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Southwest announces it will no longer allow customers without masks to fly

A Southwest Airlines plane lands over the Grand

A Southwest Airlines plane lands over the Grand Central Parkway on June 10, 2020 Credit: AFP via Getty Images/TIMOTHY A. CLARY

Southwest Airlines said that beginning July 27, all travelers must wear face coverings in order to fly. The only exception will be for children under the age of two.

"If a Customer is unable to wear a face covering or mask for any reason, Southwest regrets that we will be unable to transport the individual," the airline said in a statement. "In those cases, we hope the Customer will allow us to welcome them onboard in the future, if public health guidance, or other safety-related circumstances, regarding face coverings changes."

The policy is the strictest so far among U.S. airlines.

Two other carriers, United and Delta Air Lines, have made similar changes to face covering policies. However, unlike Southwest, United and Delta may still allow some travelers to fly without wearing a face covering. Passengers flying Delta would have to undergo a separate screening process that could take more than an hour, the airline said. On United, customers will be reminded of the policy and could be denied boarding if they refuse to comply. Those with special medical conditions should contact the airline prior to their flight.

As part of a revised policy announced Wednesday, United said face coverings also would be required in all areas of the more than 360 airports it serves.

There is no federal requirement that air travelers wear masks when they fly, so airlines have largely been left to craft their own policies. A growing number of states however, are now making masks mandatory. On Wednesday, governors in Ohio, Indiana and Minnesota made face coverings a requirement.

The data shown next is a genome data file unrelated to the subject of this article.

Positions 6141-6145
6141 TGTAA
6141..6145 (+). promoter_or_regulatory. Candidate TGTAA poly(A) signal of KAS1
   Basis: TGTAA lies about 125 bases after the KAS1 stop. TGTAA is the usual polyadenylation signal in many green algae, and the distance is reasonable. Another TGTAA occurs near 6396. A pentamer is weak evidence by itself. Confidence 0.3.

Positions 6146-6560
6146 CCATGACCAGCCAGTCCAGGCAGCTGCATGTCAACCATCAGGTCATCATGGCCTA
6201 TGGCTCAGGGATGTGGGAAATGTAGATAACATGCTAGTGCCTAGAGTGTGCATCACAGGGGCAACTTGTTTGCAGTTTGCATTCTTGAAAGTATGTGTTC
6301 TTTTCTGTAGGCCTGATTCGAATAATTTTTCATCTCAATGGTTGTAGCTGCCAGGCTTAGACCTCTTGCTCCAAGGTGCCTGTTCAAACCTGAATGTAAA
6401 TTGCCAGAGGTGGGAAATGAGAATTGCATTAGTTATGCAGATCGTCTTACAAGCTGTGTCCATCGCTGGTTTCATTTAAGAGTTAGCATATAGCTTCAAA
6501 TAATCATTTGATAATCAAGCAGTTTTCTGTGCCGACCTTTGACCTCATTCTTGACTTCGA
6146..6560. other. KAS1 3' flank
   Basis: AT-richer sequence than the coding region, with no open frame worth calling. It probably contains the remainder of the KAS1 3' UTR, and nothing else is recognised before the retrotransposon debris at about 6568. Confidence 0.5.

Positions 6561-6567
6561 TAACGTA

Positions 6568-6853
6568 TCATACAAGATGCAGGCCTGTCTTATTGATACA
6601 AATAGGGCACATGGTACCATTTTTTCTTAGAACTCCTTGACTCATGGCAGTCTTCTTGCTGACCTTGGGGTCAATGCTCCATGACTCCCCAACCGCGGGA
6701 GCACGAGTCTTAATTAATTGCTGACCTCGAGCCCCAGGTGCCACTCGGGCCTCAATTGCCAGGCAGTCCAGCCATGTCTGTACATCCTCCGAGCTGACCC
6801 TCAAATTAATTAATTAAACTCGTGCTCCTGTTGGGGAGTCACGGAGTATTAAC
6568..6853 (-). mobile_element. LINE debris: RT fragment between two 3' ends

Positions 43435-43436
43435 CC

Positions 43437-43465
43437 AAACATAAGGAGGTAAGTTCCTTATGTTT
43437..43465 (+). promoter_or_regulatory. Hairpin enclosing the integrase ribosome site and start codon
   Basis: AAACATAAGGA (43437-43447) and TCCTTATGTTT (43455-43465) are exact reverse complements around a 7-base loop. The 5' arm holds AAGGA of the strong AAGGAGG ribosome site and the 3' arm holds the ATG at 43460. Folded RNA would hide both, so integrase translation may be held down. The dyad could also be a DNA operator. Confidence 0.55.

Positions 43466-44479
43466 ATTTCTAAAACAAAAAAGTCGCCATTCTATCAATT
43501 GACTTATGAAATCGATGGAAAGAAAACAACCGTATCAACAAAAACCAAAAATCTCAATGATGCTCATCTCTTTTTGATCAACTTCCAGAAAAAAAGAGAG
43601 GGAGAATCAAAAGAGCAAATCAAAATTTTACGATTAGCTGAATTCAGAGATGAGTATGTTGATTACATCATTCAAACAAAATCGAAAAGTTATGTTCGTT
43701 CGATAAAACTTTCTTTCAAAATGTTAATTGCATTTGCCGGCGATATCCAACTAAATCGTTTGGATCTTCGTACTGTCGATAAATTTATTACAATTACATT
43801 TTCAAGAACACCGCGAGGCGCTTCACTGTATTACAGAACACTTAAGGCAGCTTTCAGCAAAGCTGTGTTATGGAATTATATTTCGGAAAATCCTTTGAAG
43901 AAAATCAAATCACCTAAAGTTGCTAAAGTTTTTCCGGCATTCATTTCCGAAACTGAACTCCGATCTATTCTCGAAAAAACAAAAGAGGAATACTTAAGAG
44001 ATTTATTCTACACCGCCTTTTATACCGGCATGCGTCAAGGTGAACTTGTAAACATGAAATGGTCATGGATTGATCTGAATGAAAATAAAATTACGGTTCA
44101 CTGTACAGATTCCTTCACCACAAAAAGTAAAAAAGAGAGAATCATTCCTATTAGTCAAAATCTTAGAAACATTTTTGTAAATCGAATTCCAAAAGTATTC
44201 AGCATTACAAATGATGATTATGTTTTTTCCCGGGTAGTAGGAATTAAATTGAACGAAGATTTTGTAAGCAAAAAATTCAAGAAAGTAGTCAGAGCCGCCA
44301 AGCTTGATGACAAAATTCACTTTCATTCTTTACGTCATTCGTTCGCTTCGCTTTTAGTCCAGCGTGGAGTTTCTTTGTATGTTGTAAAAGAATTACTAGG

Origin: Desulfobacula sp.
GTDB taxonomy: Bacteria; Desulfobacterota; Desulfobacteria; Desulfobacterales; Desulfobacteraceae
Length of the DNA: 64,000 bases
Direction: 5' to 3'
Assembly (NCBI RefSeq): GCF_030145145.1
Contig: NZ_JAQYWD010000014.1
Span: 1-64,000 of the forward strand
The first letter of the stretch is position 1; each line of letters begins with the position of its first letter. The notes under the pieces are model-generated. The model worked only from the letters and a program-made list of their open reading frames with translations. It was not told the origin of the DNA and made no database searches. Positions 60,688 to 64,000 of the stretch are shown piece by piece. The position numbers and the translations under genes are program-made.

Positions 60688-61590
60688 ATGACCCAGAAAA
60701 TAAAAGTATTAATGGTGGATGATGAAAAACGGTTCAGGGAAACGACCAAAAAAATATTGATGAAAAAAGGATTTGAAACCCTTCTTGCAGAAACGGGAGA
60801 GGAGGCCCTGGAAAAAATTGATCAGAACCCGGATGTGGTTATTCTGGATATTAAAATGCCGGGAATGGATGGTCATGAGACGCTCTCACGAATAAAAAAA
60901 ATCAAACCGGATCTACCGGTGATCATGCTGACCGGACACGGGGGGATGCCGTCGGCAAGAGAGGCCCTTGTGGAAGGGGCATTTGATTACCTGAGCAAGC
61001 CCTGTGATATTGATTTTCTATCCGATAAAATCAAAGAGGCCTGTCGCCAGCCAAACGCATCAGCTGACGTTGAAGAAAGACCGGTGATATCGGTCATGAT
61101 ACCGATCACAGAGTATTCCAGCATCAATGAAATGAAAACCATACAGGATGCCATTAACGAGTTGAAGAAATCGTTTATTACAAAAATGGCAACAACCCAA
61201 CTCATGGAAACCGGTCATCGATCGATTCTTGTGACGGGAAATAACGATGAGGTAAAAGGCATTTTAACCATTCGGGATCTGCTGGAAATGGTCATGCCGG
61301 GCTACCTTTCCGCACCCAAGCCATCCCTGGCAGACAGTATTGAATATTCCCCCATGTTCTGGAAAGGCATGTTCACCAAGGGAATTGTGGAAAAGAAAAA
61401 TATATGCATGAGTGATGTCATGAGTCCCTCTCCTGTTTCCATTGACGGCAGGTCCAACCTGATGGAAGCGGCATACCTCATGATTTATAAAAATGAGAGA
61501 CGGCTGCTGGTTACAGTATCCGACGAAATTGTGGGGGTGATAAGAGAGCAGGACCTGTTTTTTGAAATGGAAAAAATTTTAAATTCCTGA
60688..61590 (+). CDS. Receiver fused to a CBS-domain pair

Southwest is taking other steps to reassure travelers in the midst of a pandemic. The airline said in early August, it will launch a pilot program at Dallas Love Field to screen passengers for elevated temperatures using thermal screening cameras. The pilot program would last from 30 to 90 days, airline officials said.

"Southwest always operates a multilayered approach to supporting the well-being of travelers and employees, which is especially important during the current covid-19 pandemic," said Scott Halfmann, vice president of safety and security. "We are pleased to partner with Dallas Love Field on this pilot project as thermal screenings could be an important, additional layer of precaution that Southwest can offer customers starting at the very beginning of their travel journey."

Even with the launch of that program, the airline said it was still hopeful that the Transportation Security Administration would take on the responsibility for conducting the screenings. Southwest is among several U.S. airlines that have called on the agency to do so, given that it already conducts security screenings. However, the agency has not committed to launching such a program, saying that it is not clear that it would be effective in identifying passengers who have covid-19.

Currently, Frontier Airlines is the only U.S. airline that does temperature screenings of all passengers before they board.

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